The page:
Society: Arts and Science – August 16


The Nobel Prize is bestowed annually in categories as selected by Swedish and Norwegian committees in recognition of cultural or scientific advances. The 1895 will of Swedish inventor Alfred Nobel established the prizes.
Irving Langmuir was born on this date in 1881. He was an American chemist and physicist. His most noted publication was the famous 1919 article “The Arrangement of Electrons in Atoms and Molecules” in which, building on Gilbert N. Lewis’s cubical atom theory and Walther Kossel’s chemical bonding theory, he outlined his “concentric theory of atomic structure”. Langmuir became embroiled in a priority dispute with Lewis over this work; Langmuir’s presentation skills were largely responsible for the popularization of the theory, although the credit for the theory itself belongs mostly to Lewis. He worked at General Electric from 1909–1950 and advanced several basic fields of physics and chemistry, invented the gas-filled incandescent lamp, the hydrogen welding technique, and was awarded the 1932 Nobel Prize in Chemistry for his work in surface chemistry. The Langmuir Laboratory for Atmospheric Research near Socorro, New Mexico, was named in his honor as was the American Chemical Society journal for Surface Science, called Langmuir.
Wendell Meredith Stanley was born on this date in 1904. He was an American biochemist, virologist and 1946 Nobel laureate in Chemistry. As a member of National Research Council he moved temporarily for academic work with Heinrich Wieland in Munich before he returned to the States in 1931. On return he was approved as an assistant at the Rockefeller Institute, the post he held until 1948. He later became Professor of Biochemistry at the University of California, Berkeley. Stanley’s work contributed to on lepracidal compounds, diphenyl stereochemistry and the chemistry of the sterols. His researches on the virus causing the mosaic disease in tobacco plants led to the isolation of a nucleoprotein which displayed tobacco mosaic virus activity. Stanley was awarded the Nobel Prize in Chemistry for 1946. His other notable awards included the Rosenburger Medal, Alder Prize, Scott Award, and the AMA Scientific Achievement Award. He was also awarded honorary degrees by many universities both American and foreign, including Harvard, Yale, Princeton and the University of Paris. Most of the conclusions Stanley had presented in his Nobel-winning research were soon shown to be incorrect (in particular, that the crystals of mosaic virus he had isolated were pure protein, and assembled by autocatalysis).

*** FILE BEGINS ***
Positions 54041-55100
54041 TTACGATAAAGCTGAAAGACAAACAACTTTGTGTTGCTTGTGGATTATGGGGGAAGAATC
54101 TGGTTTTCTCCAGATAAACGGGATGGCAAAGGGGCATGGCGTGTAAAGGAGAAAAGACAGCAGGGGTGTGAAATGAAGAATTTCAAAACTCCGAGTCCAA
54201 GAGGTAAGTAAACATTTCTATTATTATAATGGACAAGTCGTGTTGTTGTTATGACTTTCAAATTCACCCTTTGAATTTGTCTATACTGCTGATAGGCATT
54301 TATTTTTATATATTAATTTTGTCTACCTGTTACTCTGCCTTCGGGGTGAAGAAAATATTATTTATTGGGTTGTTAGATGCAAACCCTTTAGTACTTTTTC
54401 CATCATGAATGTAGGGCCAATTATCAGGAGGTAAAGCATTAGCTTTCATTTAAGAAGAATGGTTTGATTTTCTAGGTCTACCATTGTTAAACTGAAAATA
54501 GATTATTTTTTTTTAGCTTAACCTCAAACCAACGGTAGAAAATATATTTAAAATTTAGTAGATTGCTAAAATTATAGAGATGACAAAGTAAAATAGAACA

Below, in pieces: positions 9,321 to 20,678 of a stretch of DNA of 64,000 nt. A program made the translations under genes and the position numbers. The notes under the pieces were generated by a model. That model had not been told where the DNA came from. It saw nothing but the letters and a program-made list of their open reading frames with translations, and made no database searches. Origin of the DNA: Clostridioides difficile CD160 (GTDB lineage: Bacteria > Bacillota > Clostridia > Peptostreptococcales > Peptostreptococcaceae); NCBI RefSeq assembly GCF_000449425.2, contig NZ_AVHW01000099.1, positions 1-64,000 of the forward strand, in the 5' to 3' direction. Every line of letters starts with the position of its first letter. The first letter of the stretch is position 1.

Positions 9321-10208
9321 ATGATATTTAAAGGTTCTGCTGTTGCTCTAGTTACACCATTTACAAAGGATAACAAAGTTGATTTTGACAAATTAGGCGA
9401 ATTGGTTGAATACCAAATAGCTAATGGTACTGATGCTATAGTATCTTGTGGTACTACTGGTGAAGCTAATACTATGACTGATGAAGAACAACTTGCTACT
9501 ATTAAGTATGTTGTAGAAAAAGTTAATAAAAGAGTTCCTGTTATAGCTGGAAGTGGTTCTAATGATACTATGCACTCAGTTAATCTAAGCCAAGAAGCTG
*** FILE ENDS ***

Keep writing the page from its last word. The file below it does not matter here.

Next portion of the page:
Selman Abraham Waksman died on this date in 1973. He was an Ukrainian-born, Jewish-American inventor, biochemist and microbiologist whose research into organic substances—largely into organisms that live in soil—and their decomposition promoted the discovery of Streptomycin, and several other antibiotics. A professor of biochemistry and microbiology at Rutgers University for four decades, he discovered over twenty antibiotics (a word which he coined) and introduced procedures that have led to the development of many others. The proceeds earned from the licensing of his patents funded a foundation for microbiological research, which established the Waksman Institute of Microbiology located on Rutgers University’s Busch Campus in Piscataway, New Jersey (USA). In 1952 he was awarded the Nobel Prize in Physiology or Medicine in recognition “for his discovery of “streptomycin,” the first antibiotic active against tuberculosis.” Waksman was later accused of fraud by Albert Schatz, a PhD student who did the work under Waksman’s supervision to discover streptomycin. In 2005 Selman Waksman was designated an ACS National Historical Chemical Landmark in recognition of the significant work of his lab in isolating more than fifteen antibiotics, including streptomycin, which was the first effective treatment for tuberculosis.